What Pain Means to Me as a Caregiver

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by Joe MacDonald |

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“Pain” is a short, four-letter word, but its meaning is complex for those affected by chronic illness.

For example, my youngest son, who lives with severe hemophilia, also known as factor VIII deficiency, once described the feeling of an internal bleed as sharp needles continuously attacking a joint. I could not imagine experiencing what he explained, and at the same time, my heart was heavy with the realization that my boy undergoes such awful suffering.

Part of me wants to take his pain on myself. I hurt because I can’t shield him from the effects of a long-lasting bleed. The most I can do is sit with him and help redirect his thoughts away from the situation. I have no idea how much money I’ve spent on Lego sets and computer games so that my stinky boy can have some respite from an internal bleeding episode. Sometimes, all I can do is lie with him, holding his hand as the pain becomes unbearable.

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In the moments when he cries out in agony, my pain as a caregiver rises to meet my boy’s discomfort. I experience gut-wrenching grief as I realize that I am powerless to provide physical relief for my son. His moans reverberate as pains in my heart. I want to reassure him that everything will pass and be made well. But instead, I hold back these empty promises because I know I can’t fulfill them.

My pain, the heartache of a caregiver, gives way to anxiety as fear overwhelms me. I keep hoping that I will find a solution and regain some elusive power over my boy’s bleeding disorder. I wish by saying magic words or holding his hand, I could take away the nightmare he experiences. But my wishes are futile. As reality creeps back in, I do my best to remain a calming presence even though I’m dying inside.

For me, my faith helps me to regain sanity and speak words of reassurance to my son. Something at my core reminds me to trust in my expression of our sacred beliefs to provide a light of hope. Many times, faith is my only coping mechanism. While the storm rages within me, the calm and steady voice at the foundation of my soul reminds me what my boy needs from me: a safe place where he can remain present.

I do not set my pain aside but process it so it may become helpful. I try to relay a sense of calmness, hoping that my son may focus on peace and separate himself from the horrors of difficult bleeding episodes. I pray my faith can help soothe the situation, and allow my son to find respite from the most turbulent circumstances.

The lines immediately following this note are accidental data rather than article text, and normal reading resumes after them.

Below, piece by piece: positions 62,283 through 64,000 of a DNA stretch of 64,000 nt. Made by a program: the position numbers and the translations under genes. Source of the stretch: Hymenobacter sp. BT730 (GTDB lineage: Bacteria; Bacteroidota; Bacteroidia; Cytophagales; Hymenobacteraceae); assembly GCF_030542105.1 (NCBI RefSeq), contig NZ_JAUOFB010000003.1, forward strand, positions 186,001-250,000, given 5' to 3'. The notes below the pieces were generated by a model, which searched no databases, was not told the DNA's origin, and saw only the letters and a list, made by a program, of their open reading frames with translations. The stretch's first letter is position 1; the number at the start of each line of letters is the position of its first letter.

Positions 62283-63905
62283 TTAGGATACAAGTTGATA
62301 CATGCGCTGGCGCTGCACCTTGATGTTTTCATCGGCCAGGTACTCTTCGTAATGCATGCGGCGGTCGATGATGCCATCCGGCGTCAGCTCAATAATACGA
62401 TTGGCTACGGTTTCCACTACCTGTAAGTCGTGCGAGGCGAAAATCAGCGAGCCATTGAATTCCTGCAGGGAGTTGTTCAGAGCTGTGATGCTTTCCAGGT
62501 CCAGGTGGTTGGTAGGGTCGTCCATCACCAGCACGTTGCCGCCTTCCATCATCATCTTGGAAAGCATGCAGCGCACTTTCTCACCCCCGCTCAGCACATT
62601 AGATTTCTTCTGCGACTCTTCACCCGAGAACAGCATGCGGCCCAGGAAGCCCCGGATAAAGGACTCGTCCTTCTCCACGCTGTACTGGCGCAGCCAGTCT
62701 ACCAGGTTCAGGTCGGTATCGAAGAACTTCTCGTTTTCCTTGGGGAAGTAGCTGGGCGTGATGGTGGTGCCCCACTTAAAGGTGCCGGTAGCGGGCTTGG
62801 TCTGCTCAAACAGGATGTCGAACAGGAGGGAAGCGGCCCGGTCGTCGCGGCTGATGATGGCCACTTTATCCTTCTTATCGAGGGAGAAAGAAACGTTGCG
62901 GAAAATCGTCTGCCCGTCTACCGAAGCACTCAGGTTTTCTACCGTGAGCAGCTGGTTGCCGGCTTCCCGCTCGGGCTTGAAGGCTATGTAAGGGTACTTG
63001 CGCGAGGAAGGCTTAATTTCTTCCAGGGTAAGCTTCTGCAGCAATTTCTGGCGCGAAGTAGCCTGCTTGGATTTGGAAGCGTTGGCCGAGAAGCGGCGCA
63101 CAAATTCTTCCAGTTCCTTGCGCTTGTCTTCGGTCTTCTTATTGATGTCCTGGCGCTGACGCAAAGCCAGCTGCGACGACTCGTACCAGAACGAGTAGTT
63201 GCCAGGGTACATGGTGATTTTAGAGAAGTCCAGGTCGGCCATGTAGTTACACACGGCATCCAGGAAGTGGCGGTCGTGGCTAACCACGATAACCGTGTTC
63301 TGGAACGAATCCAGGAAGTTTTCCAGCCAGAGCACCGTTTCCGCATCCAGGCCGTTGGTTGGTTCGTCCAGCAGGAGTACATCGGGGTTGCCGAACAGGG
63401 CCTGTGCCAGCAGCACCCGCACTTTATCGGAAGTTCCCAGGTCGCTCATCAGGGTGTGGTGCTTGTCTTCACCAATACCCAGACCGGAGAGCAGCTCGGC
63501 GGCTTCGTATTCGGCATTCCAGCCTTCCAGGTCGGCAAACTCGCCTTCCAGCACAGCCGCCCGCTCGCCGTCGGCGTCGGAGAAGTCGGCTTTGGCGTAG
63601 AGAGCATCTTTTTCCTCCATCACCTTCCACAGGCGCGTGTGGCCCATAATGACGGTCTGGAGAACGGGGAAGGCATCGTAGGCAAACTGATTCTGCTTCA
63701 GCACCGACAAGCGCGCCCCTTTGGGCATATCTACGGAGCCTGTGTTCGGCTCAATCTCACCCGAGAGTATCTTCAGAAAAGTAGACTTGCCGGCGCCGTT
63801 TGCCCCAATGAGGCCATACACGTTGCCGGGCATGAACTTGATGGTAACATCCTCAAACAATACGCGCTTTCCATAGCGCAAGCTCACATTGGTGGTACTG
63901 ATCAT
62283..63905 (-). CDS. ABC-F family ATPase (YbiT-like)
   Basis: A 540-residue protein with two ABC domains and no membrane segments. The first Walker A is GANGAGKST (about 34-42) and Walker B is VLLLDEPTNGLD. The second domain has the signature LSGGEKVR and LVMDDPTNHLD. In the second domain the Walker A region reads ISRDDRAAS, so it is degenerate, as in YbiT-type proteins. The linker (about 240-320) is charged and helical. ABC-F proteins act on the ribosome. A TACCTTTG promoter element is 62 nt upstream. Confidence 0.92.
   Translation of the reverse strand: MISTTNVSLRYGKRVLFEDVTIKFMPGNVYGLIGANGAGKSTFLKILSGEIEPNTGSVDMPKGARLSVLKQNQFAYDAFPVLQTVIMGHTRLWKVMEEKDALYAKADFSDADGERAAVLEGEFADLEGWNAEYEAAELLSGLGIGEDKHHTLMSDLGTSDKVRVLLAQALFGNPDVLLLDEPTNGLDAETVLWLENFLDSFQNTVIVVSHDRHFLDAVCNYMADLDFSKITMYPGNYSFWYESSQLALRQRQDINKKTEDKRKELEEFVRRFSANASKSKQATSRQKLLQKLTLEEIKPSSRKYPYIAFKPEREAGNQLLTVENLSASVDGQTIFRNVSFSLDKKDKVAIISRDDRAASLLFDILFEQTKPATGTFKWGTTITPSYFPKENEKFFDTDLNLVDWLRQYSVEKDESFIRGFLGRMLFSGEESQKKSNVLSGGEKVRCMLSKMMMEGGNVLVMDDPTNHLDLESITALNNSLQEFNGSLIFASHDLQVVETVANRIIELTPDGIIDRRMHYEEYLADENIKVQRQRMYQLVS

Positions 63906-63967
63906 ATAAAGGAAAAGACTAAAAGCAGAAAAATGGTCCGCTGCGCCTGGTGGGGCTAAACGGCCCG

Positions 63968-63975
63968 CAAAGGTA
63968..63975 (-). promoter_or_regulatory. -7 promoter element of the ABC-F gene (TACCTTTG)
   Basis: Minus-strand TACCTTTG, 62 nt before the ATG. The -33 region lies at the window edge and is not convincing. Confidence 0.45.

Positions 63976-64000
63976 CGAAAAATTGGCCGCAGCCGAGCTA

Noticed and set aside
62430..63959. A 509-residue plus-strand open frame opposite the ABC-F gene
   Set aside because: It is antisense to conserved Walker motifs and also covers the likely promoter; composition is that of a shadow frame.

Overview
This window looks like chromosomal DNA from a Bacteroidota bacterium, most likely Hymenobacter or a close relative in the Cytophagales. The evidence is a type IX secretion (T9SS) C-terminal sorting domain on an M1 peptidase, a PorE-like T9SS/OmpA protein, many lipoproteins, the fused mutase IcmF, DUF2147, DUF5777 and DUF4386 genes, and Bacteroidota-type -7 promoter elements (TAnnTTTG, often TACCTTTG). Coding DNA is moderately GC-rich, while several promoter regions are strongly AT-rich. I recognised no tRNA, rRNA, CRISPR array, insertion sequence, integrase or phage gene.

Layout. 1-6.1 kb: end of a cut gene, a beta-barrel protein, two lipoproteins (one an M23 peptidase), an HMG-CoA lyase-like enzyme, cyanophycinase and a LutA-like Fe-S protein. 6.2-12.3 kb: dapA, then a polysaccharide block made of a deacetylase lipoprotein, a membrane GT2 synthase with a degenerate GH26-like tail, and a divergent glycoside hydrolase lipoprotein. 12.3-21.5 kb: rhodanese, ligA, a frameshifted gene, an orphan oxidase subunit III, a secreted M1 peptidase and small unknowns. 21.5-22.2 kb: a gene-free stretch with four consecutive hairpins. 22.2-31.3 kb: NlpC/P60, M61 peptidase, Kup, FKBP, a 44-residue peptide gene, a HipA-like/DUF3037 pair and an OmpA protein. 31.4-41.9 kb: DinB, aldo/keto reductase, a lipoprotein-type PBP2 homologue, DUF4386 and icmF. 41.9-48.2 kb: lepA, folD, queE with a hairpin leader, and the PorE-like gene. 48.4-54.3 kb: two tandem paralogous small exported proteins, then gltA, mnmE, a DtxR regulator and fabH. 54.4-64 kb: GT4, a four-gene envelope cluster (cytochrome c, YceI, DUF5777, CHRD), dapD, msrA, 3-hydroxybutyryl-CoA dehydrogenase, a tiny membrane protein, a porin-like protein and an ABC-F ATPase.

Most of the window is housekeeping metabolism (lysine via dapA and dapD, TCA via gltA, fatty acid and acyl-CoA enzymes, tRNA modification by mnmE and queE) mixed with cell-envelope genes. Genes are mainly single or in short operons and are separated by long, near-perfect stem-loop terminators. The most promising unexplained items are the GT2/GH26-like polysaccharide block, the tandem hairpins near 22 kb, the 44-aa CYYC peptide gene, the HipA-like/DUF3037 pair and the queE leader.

As a caregiver, I struggle to help my son through rough times because I want to solve the problem. My heartache stems from the realization that I lack the power to take my son’s pain away. I can’t imagine the feeling of needles overwhelming my boy’s body, but I can hold his hand and remind him that all will be well — the bleeding episode won’t last forever.

Through my energy, I hope he realizes that he is not alone in his struggles, and that the pain, which seems to last an eternity, will pass. In the end, his daddy will continue to walk beside him, ready to face whatever lies ahead of him on his journey.

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Note: Hemophilia News Today is strictly a news and information website about the disease. It does not provide medical advice, diagnosis, or treatment. This content is not intended to be a substitute for professional medical advice, diagnosis, or treatment. Always seek the advice of your physician or another qualified health provider with any questions you may have regarding a medical condition. Never disregard professional medical advice or delay in seeking it because of something you have read on this website. The opinions expressed in this column are not those of Hemophilia News Today or its parent company, BioNews, and are intended to spark discussion about issues pertaining to hemophilia.

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